For Iwaki, it’s sun, sand, surf . . . and radiation in shadow of Fukushima



With its towering waves, golden sand and stunning scenery, Toyoma Beach in Iwaki, Fukushima Prefecture, is an almost perfect spot for surfing — if only it wasn’t just down the coast from the Fukushima No. 1 nuclear plant.

“Of course we may seem a little crazy, but for us, the important thing is the waves,” Yuichiro Kobayashi said as he and around 30 other surfers dashed in and out of the water.

Just days earlier, Tokyo Electric Power Co. admitted that one of the huge tanks storing highly radioactive water at the plant, around 50 km to the north, was leaking.

It is believed that around 300 tons of toxic water had seeped out of the vast container — one of around 1,000 on the site — by the time anyone noticed.

Some apparently made its way through drainage ditches to the Pacific Ocean.

Tepco said pools of water near the leaking tank were so toxic that anyone exposed to them would receive the same amount of radiation in an hour that a nuclear plant worker in Japan is allowed to receive in five years.

The huge — and growing — volume of water at the site is a headache for Tepco and critics are saying the utility is incapable of dealing with the problem.

Tons of radioactive water have also leaked into the earth beneath the plant, where it has mixed with groundwater that is flowing into the Pacific.

Tepco estimates that hundreds of tons of this groundwater makes its way into the ocean every single day, where its radioactive load is dispersed. The utility claims this water is not so heavily polluted.

Kobayashi, who has surfed for 30 years and is a member of a coastal protection group, sends samples of sand and seawater to a local technical college.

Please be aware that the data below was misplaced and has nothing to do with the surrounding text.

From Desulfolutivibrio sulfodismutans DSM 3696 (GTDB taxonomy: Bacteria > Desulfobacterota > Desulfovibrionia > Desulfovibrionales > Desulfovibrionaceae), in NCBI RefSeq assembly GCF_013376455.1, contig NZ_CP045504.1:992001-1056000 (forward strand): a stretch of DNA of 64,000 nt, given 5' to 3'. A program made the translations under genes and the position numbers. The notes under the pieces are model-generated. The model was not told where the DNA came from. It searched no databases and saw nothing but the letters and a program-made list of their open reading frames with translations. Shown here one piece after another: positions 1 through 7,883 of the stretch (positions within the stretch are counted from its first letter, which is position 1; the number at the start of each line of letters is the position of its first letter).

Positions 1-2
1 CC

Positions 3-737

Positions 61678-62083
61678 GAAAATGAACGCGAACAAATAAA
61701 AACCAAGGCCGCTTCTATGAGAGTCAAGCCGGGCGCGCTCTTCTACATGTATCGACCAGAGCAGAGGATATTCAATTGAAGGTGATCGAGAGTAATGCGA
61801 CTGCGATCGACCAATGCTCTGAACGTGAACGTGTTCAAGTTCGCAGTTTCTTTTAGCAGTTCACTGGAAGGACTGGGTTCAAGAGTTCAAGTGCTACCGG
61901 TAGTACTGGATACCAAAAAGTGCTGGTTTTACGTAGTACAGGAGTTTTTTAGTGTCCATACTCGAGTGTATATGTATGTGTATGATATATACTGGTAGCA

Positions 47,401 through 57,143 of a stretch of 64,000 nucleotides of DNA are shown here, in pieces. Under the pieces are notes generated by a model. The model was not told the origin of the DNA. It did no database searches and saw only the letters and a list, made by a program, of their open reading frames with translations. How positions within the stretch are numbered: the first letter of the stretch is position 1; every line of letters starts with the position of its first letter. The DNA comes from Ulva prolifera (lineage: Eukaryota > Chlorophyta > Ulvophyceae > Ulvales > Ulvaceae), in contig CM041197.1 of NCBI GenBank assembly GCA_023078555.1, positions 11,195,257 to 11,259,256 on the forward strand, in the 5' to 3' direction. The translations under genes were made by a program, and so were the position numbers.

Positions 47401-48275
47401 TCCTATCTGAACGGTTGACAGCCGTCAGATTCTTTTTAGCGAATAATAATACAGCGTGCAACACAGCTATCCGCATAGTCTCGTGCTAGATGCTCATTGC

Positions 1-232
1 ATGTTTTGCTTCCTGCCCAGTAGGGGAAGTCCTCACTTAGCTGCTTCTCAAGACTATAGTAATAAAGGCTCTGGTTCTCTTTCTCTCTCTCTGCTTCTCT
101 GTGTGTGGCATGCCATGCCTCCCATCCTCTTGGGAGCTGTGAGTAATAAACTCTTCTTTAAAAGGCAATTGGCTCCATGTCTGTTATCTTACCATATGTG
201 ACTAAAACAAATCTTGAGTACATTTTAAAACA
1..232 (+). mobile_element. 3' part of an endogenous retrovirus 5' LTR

According to national standards, the water at the beach is safe.

Measurements taken before the latest leak was announced showed 1 liter of seawater contained 6.22 becquerels of cesium — below the 10 becquerel per liter safety limit imposed by Japanese authorities.

“I’m worried, but not enough to stop surfing,” said Naoto Sakai, 31, who comes to test himself against the waves at least three times a week.

“If I worried about what I eat and where I live, I think I would become too stressed. I just try not to think about it too much.”

Toyoma was closed to surfers for a year after the nuclear catastrophe was triggered by the powerful undersea earthquake and tsunami of March 11, 2011.

The coastline still bears the scars of the monstrous waves. Weeds sprout in the exposed foundations of homes that were washed away.

A sign reminds swimmers to be respectful toward the dead from the area, some of the more than 18,000 people who perished when the sea visited its fury.

The beach was opened again in March 2012 but no longer hosts the international competitions it once boasted.

The local surfers are fewer, too, and older. The high school students who used to come now stay away.

Toshihisa Mishina, 42, got back in the water again last year but says there is no way he would let his 12-year-old child join him.

“I worry about the youngsters because if they are exposed to radiation now, it might affect them when they grow up,” he said.

The reticence of some surfers has knock-on effects for local businesses, said Etsuo Suzuki, who figures that income at his surf shop in Iwaki has shrunk to around half of what it was before the disaster.

Kobayashi, 51, who also owns a store in the area, said times are tougher and acknowledges that he keeps a careful eye on radiation readings.

But he’s not about to give up his passion.

“The waves were not so great today,” he says as he shrugs loose his silver hair.

“No problem. I’ll come back tomorrow.”